Proposed activities

Quarterly webinars on ESH topics with national and international speakers; weekly member communication via email and social media to share news, resources, and network contacts; a national curriculum audit of ESH in faculties of health sciences; a Delphi panel to achieve consensus on key learning objectives, activities, facilitators, and barriers to ESH practice in South Africa.

ESH SIG Executive (2021-2024)

NameInstitutionEmail
James Irlam (Convener)Division of Environmental Health/ Primary Health Care Directorate; Faculty of Health Sciences, University of Cape TownJames.Irlam@uct.ac.za
Abigail DreyerDepartment of Family Medicine, Division of Rural Health; University of Witwatersrandtladi.ledibane@smu.ac.za
Dr Gérard FiliesInterprofessional Education Unit ( IPEU), Faculty of Community & Health Sciences,  University of the Western Capegfilies@uwc.ac.za
Dr Tladi LedibaneDept. of Community Medicine; Sefako Makgatho Universitytladi.ledibane@smu.ac.za
Prof Poovendhree ReddyDepartment Community Health Studies, Durban University of TechnologyPoovieR@dut.ac.za

Abigail Dreyer; Department of Family Medicine, Division of Rural Health; University of Witwatersrand; abigail.dreyer@wits.ac.za

Dr Tladi Ledibane, Dept. of Community Medicine; Sefako Makgatho University; tladi.ledibane@smu.ac.za

Dr Gérard Filies, Senior Lecturer, Interprofessional Education Unit ( IPEU), Faculty of Community & Health Sciences,  University of the Western Cape; gfilies@uwc.ac.za

Prof Poovendhree Reddy, Department Community Health Studies, Durban University of Technology; PoovieR@dut.ac.za

Figure: Relationship between planetary health, indigenous ecological perspectives, and the knowledge, values, and practices of education for sustainable healthcare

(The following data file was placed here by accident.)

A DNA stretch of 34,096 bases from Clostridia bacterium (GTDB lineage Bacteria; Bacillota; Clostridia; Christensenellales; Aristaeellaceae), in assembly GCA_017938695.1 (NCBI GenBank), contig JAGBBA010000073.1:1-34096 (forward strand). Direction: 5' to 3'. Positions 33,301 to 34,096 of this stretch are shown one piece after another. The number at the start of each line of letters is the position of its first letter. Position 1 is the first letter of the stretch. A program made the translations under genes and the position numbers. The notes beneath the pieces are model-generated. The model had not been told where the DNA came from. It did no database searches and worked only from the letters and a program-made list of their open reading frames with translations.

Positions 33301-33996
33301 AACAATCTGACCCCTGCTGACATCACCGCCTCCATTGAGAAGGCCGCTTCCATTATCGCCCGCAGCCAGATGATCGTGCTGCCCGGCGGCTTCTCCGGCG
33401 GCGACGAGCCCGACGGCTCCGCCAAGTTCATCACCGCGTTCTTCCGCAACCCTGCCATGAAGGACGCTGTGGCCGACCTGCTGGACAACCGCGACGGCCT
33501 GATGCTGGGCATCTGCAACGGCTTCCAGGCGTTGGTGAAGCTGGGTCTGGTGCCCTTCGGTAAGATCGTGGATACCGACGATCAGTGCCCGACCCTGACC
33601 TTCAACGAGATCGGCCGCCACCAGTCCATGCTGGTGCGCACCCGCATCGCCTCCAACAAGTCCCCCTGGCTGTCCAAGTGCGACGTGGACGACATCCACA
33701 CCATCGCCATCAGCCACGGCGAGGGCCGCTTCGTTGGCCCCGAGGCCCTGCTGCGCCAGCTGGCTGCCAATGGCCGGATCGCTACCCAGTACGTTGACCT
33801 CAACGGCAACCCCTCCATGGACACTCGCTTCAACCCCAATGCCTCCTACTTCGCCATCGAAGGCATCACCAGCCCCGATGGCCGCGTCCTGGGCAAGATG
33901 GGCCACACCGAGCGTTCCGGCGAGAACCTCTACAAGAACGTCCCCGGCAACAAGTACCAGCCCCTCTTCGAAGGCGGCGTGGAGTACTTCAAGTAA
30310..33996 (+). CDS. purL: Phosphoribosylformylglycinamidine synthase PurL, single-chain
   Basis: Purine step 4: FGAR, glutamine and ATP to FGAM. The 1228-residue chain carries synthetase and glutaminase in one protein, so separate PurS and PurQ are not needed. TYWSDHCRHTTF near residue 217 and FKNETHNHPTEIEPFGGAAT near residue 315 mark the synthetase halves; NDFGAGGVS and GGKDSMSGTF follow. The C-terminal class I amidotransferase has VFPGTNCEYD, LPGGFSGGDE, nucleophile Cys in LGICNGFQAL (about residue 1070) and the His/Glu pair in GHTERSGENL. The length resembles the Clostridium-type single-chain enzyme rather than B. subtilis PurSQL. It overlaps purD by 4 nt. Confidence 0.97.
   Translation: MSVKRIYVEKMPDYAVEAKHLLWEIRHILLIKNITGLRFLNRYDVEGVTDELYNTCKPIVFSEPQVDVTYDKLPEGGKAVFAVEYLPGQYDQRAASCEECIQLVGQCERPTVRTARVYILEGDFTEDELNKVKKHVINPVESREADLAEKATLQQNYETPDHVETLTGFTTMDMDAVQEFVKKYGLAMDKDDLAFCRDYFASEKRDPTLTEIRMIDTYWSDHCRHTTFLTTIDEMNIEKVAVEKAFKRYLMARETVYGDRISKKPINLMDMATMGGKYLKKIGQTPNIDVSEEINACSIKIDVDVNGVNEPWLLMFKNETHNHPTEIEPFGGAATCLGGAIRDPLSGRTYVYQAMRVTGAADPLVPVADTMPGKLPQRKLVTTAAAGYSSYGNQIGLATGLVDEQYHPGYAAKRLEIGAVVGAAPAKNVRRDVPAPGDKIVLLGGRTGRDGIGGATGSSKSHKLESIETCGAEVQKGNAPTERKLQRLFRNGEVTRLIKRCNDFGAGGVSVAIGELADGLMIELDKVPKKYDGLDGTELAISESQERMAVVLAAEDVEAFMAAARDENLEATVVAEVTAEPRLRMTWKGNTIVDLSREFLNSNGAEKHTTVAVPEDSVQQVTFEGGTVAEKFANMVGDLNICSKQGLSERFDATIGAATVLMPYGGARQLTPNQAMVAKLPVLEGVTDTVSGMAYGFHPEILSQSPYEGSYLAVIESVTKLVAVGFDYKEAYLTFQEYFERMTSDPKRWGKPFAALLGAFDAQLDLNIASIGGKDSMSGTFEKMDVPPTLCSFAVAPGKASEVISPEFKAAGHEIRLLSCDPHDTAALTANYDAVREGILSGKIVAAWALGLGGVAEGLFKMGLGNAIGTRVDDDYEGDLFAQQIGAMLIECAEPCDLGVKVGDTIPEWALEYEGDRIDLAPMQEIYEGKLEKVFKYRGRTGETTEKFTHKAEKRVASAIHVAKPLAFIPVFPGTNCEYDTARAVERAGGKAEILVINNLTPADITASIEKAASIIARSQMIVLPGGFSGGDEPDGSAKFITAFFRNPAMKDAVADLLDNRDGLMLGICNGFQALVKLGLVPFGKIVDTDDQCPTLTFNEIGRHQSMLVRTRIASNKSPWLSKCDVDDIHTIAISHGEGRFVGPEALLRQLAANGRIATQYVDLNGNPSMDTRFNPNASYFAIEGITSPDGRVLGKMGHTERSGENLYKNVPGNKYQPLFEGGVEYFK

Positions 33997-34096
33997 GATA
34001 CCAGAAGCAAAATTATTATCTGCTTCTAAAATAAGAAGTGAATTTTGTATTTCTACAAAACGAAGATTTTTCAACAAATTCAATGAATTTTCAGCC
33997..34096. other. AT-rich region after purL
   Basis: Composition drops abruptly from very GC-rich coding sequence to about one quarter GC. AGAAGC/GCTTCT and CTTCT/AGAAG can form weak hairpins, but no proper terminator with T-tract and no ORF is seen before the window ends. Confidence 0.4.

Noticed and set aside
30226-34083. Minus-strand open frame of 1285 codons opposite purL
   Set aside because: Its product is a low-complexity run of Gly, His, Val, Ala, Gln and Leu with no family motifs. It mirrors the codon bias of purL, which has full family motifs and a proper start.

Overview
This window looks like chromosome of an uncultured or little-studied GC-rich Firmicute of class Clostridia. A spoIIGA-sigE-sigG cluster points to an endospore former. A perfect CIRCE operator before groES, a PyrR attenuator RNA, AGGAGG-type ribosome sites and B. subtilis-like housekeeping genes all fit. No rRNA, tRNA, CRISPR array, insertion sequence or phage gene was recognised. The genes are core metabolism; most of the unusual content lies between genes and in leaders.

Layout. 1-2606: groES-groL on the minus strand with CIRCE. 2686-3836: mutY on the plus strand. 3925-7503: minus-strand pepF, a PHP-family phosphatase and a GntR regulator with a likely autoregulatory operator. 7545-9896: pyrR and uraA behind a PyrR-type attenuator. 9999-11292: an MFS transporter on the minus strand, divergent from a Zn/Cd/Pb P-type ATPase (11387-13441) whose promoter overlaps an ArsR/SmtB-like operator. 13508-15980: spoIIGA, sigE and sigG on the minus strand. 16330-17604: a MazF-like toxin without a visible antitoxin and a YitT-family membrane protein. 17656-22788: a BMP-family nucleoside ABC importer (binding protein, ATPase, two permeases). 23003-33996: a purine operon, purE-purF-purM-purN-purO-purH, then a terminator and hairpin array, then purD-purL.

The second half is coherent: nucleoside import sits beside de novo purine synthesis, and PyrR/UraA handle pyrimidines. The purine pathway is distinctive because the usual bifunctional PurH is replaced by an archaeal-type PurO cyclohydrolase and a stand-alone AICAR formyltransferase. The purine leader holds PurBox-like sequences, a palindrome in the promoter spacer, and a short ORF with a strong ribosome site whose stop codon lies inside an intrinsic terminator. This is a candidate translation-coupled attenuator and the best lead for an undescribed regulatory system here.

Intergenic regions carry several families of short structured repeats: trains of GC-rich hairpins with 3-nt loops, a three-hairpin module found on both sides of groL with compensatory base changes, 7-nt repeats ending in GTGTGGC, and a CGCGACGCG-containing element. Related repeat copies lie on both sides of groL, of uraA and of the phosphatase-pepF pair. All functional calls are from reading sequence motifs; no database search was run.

References

ASSAf (2018). Reconceptualising health professions education in South Africa.

Health Care Without Harm (2021). Global Road Map for Health Care Decarbonization.

Karliner, J. (2020). “Coronavirus and the climate crisis: Common causes and shared solutions.”   Retrieved 2020/04/02, 200, from https://medium.com/@HCWH/coronavirus-and-the-climate-crisis-227c36bf07d0.

Public Health Association of South Africa; South African Medical Association (2021). South Africa’s updated draft Nationally Determined Contribution: Submission by the Public Health Association of South Africa (PHASA) and South African Medical Association.

Shaw, E., S. Walpole, M. McLean, C. Alvarez-Nieto, S. Barna, K. Bazin, G. Behrens, H. Chase, B. Duane and O. El Omrani (2020). “AMEE Consensus Statement: Planetary health and education for sustainable healthcare.” Medical teacher 43(3): 272-286.

South Africa: Department of Environment Forestry and Fisheries (2019). National Climate Change Adaptation Strategy; Republic of South Africa,. Department of Environment Forestry and Fisheries. Pretoria.

South Africa: Department of Health (2019). National climate change and health adaptation plan 2020-2024,. D. o. Health. Pretoria.

Whitmee, S., A. Haines, C. Beyrer, F. Boltz, A. G. Capon, B. F. De Souza Dias, A. Ezeh, H. Frumkin, P. Gong, P. Head, R. Horton, G. M. Mace, R. Marten, S. S. Myers, S. Nishtar, S. A. Osofsky, S. K. Pattanayak, M. J. Pongsiri, C. Romanelli, A. Soucat, J. Vega and D. Yach (2015). “Safeguarding human health in the Anthropocene epoch: Report of the Rockefeller Foundation-Lancet Commission on planetary health.” The Lancet 386(10007): 1973-2028.